"Mama, where do dogs go when they die?" The troubled face of my eight-year old daughter pulls my attention away from dinner preparations as she attempts to disengage her new black Labrador puppy from her foot. There goes the shoe, the sock will soon follow, and Mercy will once again become Knox's unwilling "chew toy."
I realize the death of my brother's German Shepherd, a beloved family pet for fourteen years, has sparked her sad contemplation. "Where is Joe when I need him," I'm thinking, but plunge in anyway to answer the question that has plagued children since sin and death began to rain on our parade.
"Well, you know dogs don't have souls like you and I do, so . . . how do I know that? Uh, well, because God's word tells us that we, that is, people, are made in God's image . . . boys, too? Yes, of course, remember in Genesis, 'Male and female, created he them. . .' and dogs and other animals were created for God and us to enjoy and subdue for his glo.....OW! KNOX! Let go my foot! BAD DOGGIE!
"Where was I? So then, God created animals for his pleasure and our benefit — some help us do the work he calls us to do and . . . what can Knox do to help? Hmm, I guess right now he's just very entertaining but maybe someday he will hunt with Daddy or guard you when you are out walking together. And he can also be an example to us of how God wants us to obey him — unquestioningly and quickly. Right, he's not a very good example now — he's only eight weeks old, but he's already learned a lot. Yes, that's right, you are eight also — eight years old: think of all you've learned about obeying God in only eight years!
"Now here, Mercy, is where we begin to notice the biggest difference in you and cute little Knox. Not only does he have floppy black ears and a tail that wags like crazy when he sees his food dish coming — you don't look like that — but also, Knox will learn to obey with training, only for the physical rewards — a pat on the head or a doggie treat. But you have God's image stamped into who you are so that you are able to be holy, to live in a way that pleases God, that makes God smile and when God is smiling at you, you are happy. That's right, honey, just like the catechism question that says that our first parents, Adam and Eve, fell from the estate of holiness and happiness and became sinful and miserable. The two go together like peanut butter and jelly, popcorn and a movie, Laurel and Hardy . . . oh, never mind who they were, you get the picture? If you aren't holy, you can't be truly happy.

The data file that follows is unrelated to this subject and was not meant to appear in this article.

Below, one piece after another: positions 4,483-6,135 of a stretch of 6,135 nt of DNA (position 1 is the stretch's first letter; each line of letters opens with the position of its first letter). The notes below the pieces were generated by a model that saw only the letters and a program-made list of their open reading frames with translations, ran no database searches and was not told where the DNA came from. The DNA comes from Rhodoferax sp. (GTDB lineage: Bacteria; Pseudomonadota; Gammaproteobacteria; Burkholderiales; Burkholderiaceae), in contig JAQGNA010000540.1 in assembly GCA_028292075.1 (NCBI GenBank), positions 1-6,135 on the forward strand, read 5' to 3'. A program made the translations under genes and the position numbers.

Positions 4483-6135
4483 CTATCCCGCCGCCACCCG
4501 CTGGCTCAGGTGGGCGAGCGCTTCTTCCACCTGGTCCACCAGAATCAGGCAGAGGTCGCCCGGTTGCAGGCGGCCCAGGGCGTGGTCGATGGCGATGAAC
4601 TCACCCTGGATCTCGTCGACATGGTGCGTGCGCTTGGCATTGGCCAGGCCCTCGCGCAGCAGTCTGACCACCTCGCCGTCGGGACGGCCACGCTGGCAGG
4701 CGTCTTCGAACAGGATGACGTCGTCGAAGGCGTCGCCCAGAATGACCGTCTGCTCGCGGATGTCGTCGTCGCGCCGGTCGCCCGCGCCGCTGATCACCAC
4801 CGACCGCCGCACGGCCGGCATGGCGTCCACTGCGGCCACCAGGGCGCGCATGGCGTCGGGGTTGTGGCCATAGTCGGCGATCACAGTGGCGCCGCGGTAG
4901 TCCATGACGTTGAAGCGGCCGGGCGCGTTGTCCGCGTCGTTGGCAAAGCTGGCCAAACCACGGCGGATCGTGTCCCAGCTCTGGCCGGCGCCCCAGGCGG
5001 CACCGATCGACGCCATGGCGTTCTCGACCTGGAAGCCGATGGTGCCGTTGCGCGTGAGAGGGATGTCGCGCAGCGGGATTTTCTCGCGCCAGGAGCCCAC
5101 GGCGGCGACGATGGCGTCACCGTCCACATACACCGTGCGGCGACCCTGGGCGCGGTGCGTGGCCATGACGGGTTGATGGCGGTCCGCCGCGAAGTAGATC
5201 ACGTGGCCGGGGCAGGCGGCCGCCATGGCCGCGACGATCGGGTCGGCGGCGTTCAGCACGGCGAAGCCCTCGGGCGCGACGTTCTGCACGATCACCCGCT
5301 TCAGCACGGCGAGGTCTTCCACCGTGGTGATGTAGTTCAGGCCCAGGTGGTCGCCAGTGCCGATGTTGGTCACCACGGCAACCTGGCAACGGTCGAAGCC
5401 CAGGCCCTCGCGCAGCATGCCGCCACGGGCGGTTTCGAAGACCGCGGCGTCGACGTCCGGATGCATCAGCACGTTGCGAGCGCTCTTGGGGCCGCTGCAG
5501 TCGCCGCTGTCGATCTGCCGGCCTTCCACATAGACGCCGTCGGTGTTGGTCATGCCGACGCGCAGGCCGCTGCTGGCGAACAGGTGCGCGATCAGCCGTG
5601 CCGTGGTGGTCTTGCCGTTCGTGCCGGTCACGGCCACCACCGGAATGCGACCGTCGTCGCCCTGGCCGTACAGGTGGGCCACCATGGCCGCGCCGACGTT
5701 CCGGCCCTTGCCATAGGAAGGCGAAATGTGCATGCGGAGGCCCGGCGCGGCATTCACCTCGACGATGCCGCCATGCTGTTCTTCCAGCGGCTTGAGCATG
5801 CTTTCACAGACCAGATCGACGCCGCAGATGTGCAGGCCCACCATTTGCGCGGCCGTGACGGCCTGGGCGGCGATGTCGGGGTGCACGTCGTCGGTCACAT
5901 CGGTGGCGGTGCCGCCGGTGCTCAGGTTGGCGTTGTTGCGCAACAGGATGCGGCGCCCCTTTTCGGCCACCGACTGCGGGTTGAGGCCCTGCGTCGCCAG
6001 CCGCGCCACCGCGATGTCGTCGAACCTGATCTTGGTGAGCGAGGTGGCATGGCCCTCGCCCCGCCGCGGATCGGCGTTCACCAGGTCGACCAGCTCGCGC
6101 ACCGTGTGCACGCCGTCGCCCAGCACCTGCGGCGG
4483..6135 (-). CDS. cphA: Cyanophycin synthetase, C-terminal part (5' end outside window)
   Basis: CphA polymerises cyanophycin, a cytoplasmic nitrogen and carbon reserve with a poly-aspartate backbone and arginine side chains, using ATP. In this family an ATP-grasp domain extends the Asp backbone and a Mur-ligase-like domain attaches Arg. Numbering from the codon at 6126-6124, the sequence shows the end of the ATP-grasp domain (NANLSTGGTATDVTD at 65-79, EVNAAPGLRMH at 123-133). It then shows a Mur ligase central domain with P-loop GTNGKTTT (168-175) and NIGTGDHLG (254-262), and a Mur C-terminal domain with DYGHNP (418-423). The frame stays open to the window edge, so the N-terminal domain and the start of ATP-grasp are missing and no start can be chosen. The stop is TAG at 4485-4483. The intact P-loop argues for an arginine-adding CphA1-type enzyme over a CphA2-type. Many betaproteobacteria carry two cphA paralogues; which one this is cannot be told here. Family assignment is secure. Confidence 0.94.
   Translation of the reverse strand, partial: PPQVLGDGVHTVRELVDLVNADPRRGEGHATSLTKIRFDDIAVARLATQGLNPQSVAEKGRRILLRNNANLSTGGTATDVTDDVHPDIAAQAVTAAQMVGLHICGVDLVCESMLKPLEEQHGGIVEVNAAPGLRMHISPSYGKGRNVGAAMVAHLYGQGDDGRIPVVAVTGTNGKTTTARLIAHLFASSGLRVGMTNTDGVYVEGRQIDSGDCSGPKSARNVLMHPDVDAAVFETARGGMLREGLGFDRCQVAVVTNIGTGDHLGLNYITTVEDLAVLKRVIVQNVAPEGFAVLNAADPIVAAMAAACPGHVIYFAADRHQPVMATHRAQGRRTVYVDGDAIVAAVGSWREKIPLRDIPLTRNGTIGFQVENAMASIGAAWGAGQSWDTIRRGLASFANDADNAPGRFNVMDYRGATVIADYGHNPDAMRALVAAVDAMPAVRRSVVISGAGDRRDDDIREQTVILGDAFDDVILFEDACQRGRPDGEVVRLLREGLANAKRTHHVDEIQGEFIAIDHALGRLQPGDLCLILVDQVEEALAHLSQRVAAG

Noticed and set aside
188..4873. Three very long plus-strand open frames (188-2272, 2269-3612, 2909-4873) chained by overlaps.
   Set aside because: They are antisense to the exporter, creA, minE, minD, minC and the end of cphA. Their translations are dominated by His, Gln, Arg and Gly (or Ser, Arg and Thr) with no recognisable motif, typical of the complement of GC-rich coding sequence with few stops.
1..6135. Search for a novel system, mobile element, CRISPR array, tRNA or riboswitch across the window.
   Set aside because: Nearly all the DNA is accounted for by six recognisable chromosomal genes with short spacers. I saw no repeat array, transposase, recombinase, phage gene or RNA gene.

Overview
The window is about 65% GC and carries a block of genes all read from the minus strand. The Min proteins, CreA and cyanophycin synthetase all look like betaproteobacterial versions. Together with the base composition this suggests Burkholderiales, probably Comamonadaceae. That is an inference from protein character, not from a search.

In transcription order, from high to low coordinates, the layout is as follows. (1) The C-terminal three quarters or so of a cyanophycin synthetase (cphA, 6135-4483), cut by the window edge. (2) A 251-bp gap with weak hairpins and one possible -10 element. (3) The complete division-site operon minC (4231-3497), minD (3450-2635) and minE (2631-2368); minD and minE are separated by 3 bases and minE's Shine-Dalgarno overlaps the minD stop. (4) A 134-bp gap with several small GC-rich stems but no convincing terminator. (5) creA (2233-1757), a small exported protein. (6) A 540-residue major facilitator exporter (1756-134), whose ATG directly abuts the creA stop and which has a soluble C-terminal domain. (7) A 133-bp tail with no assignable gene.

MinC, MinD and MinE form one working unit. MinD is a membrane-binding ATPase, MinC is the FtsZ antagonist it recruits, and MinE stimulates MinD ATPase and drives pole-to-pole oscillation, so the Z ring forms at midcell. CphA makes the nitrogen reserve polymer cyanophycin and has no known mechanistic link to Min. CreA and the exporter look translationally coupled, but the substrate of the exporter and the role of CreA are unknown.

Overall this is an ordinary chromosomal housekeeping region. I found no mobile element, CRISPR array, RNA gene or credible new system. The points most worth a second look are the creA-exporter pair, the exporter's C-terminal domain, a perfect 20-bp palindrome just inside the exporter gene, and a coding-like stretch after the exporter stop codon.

"What's that got to do with your puppy? Well, the level of happiness your puppy can know will never be any higher or different than it is right now — if he has enough food to eat, water to drink, a yard to run and play in and some companionship, he'll be happy — as happy as a dog can possibly be.
"But you see, that's not enough for us; people created in the image of a Holy God can never be truly happy by simply having their senses satisfied. God says that people who try to find happiness outside him are "like the beasts that perish," Psalm 49:20. Only God can satisfy the deepest longings of our hearts. You know how sometimes there is something you want to eat really badly — a big juicy hamburger (oh, that's right, it would be pizza with you) or a stack of Oreo cookies — and nothing else will do? In a much deeper sense, we can be happy only when we find our fulfillment in knowing and delighting in God because he made us in his image and as Augustine said, our hearts will be restless until they find rest in him.
"But what about little Knox — do you think his puppy heart longs after God and wants to please him? Hmm, well, I know that his 'dog-ness' glorifies God.
"When God thought up and made all the animals in Eden 6,000 or so years ago, he liked his magnificent cast of critters so much that he looked at each of them and said, 'This is good!' He planned each one to magnify his greatness, to reflect his complexity — from the tadpole that lives in a mud puddle to the most magnificent birds or the strange-looking platypus. God wants us to be amazed at and enjoy his creativity, too. One writer says that God's diverse creation proves that he loves pizzazz, and so should we!